3 March 2014
Life Cycle of a Frog
Despite the fact that the frog is a small animal, in terms of symbolism, it is of some interest. In ancient Egypt, because of its fertility, as well as a striking transformation from egg to a tadpole, and then in the quadruped animal, the frog was considered strange creature and was a symbol of emerging and ever-renewing life. Often, the ancient gods of care arising out of the mire, depicted with frog heads. Goddess of child-birth, who was a good helper of the popular religion, looked like a frog. (“Heqet”) This essay will describe frog’s transformation from egg to adult frog by three steps.
First of all, frogs lay eggs. When multiple eggs stick together, they are collectively known as frogspawn. After fertilization, the innermost portion liquefies to allow free movement of the developing embryo. Most eggs are black or dark brown, and it has the advantage of absorbing heat from the sun, which holds the insulating capsule. Frogs lay a lot of eggs because there are many dangers between fertilization and grown frog. Those eggs that die turn white. Life starts right as the central yolk splits in two. It then divides into four, then eight, etc. Soon, the embryo starts to look more and more like a tadpole, getting longer and moving in egg. Usually, about 6-21 days after being fertilized, the egg will hatch. Most eggs are found in calm or static waters. When the rain comes along, after development of 7 to 9 Tikhomirova 2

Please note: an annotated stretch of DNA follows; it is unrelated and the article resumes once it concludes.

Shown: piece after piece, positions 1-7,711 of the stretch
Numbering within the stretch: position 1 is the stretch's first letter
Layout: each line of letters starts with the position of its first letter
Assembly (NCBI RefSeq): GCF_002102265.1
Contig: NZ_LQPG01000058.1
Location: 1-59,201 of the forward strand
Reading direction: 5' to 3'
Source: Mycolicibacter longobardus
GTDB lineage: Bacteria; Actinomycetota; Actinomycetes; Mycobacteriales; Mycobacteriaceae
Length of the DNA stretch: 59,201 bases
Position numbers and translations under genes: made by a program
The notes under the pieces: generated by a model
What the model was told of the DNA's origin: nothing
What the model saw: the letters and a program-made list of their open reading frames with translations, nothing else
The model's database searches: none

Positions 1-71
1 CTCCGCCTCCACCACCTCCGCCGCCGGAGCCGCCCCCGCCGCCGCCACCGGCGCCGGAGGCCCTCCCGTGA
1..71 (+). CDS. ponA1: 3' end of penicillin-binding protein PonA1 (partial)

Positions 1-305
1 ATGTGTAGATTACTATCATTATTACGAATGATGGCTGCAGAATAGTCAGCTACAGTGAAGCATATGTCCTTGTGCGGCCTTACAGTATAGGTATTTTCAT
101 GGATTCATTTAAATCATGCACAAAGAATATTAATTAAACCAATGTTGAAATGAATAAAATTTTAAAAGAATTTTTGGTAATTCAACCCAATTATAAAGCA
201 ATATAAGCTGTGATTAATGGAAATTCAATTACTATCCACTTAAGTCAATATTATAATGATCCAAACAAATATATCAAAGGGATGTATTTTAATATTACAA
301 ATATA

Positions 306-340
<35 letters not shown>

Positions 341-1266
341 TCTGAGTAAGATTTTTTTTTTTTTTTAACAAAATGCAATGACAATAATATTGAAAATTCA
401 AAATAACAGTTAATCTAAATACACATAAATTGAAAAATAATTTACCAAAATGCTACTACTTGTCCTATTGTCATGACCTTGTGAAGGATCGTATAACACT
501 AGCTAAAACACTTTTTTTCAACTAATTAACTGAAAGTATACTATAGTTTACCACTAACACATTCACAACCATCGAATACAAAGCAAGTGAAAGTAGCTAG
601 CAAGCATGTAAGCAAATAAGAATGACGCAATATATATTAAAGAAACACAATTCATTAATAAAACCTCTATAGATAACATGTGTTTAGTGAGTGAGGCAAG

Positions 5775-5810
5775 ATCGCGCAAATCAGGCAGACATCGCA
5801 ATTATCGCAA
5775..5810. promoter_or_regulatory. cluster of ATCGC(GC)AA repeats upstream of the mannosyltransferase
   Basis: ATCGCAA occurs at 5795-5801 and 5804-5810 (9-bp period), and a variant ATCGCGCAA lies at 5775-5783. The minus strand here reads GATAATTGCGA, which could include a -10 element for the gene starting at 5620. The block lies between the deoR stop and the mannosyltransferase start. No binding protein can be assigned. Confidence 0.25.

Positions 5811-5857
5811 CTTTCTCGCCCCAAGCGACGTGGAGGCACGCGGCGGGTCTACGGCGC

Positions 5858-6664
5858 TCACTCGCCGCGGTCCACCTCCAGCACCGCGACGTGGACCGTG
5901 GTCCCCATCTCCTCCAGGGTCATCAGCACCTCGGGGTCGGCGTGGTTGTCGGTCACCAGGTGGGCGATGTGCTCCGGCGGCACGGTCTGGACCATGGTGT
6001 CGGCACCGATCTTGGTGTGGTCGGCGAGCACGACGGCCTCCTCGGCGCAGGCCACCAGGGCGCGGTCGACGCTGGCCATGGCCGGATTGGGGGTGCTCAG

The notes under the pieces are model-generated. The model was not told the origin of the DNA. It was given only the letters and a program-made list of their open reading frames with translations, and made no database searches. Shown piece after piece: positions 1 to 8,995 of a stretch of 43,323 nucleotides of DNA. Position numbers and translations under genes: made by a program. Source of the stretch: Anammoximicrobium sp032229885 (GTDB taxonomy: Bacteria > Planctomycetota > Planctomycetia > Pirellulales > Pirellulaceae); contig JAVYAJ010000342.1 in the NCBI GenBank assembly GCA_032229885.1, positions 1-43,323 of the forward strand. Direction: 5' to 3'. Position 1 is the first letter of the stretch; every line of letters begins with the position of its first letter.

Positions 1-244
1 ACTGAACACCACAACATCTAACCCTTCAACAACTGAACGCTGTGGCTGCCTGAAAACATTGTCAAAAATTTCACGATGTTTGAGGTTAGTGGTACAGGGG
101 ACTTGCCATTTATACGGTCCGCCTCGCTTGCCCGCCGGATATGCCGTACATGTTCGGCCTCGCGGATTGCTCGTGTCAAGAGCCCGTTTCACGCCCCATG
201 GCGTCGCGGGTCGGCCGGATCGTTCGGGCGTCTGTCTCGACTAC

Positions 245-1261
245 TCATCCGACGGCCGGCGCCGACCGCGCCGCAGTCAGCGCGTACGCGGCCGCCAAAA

days, the foam drips down, drop tiny tadpoles into the river or pond below. (“Life Cycle of a Frog”)
The next step is tadpoles. Soon after hatching, the tadpole still feeds on the remaining yolk, which is actually in his gut. Tadpole is currently composed of poorly developed gills, mouth and tail. It's really fragile at this point. As a rule, they will stick to themselves floating weeds or grasses in the water using little sticky organs between its...
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